20 Aug Liquid Biopsy Biomarkers May Soon Detect Aggressive Brain Cancer
MedicalResearch.com Interview with:
Georgios Giamas, (Dr. Biol. Hum.)
Professor of Cancer Cell Signalling
Director of Research and Knowledge Exchange
University of Sussex -School of Life Sciences
Visiting Professor, Imperial College, London
MedicalResearch.com: What is the background for this study?
Response: This study focuses on Glioblastoma (GBM), which is one of the most aggressive solid tumours for which treatment options and biomarkers are limited.
MedicalResearch.com: What are the main findings?
– Glioblastoma cells produce nanosized vesicles (aka: extracellular vesicles) that contain specific protein signatures, which can indicate the behaviour and phenotype of the respective cells of origin.
-We have identified and described certain vesicle-associated biomarkers that correspond to the most aggressive brain cancers.
-Our results can provide insights for the development of new diagnostic and therapeutic methods as well as personalized treatment strategies
MedicalResearch.com: What should readers take away from your report?
Response: Specific protein biomarkers for highly aggressive subtypes of brain cancers can be described inside extracellular vesicles.
MedicalResearch.com: What recommendations do you have for future research as a result of this work?
Response: Our current study provides inputs for future liquid biopsy applications and better patient follow-up care, as the expression levels of vesicle-associated biomarkers associated with the most aggressive cancers can increase upon tumour recurrence.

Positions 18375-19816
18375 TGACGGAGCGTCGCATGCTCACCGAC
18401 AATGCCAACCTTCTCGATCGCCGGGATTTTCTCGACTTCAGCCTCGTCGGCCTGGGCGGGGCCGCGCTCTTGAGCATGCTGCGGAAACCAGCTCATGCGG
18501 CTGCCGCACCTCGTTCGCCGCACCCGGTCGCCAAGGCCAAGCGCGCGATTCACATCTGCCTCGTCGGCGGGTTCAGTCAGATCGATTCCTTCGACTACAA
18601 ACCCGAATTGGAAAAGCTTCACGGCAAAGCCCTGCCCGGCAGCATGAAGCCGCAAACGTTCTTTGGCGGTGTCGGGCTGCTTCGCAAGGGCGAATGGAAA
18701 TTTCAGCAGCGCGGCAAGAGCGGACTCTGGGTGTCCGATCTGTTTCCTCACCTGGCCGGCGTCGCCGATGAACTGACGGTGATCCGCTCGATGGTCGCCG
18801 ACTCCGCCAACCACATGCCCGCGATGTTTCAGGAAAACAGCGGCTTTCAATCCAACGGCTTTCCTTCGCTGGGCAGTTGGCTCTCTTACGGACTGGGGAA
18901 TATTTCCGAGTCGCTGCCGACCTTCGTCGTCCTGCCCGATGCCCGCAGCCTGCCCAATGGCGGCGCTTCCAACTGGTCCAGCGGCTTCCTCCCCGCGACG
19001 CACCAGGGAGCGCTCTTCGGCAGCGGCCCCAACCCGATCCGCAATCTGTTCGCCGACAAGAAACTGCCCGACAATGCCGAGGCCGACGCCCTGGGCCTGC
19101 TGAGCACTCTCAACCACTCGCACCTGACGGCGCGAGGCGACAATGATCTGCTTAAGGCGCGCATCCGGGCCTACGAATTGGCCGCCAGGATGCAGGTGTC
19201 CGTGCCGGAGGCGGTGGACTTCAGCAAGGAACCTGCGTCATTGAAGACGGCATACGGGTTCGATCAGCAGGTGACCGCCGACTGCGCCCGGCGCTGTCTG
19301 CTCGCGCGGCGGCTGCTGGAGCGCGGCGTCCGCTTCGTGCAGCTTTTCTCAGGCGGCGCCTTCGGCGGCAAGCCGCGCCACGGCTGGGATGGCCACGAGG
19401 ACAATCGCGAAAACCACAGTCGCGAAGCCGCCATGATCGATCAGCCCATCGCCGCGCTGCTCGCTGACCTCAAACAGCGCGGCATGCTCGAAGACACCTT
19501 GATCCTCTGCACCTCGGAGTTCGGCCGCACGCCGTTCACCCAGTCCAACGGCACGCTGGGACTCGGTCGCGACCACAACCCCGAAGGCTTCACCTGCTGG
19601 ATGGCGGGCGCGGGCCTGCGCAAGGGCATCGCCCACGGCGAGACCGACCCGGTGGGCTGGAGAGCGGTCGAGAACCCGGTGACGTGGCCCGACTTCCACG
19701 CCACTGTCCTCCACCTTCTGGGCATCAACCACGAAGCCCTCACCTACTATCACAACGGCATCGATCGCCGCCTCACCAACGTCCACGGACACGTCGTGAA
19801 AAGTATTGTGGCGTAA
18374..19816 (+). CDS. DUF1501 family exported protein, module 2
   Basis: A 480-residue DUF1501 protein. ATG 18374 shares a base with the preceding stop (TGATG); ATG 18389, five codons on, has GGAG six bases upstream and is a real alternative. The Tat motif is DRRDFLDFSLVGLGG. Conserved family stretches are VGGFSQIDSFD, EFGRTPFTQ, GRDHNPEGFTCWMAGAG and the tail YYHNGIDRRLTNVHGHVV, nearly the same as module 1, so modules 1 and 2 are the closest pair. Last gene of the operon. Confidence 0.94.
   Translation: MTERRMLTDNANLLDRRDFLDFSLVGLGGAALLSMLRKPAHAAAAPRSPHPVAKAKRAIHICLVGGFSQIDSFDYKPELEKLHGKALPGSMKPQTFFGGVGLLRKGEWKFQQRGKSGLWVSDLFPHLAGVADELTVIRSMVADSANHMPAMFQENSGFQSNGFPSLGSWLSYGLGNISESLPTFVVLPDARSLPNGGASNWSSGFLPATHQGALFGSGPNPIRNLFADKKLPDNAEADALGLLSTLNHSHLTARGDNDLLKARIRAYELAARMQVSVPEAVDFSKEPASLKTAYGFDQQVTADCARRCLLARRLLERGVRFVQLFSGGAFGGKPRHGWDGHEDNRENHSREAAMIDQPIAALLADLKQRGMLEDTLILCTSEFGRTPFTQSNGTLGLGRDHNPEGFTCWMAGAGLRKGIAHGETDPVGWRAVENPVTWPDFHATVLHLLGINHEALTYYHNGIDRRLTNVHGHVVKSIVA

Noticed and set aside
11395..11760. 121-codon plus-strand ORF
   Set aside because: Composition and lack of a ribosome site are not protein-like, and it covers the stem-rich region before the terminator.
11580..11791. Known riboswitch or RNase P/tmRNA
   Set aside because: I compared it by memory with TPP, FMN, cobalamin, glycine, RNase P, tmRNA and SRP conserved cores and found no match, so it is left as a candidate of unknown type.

MedicalResearch.com: Is there anything else you would like to add?
Response: These data can be used by other scientists working in similar research fields in order to further elucidate the role of extracellular vesicles produced by brain cancer cells. Moreover, additional future ‘translational’ / clinical studies are needed to investigate and validate these newly identified biomarkers in glioblastoma patients.
Cell-derived extracellular vesicles can be used as a biomarker reservoir for glioblastoma tumor subtyping
Rosemary Lane, Thomas Simon, Marian Vintu, Benjamin Solkin, Barbara Koch, Nicolas Stewart,Graeme Benstead-Hume, Frances M. G. Pearl, Giles Critchley, Justin Stebbing & Georgios Giamas
Communications Biology volume 2, Article number: 315 (2019)
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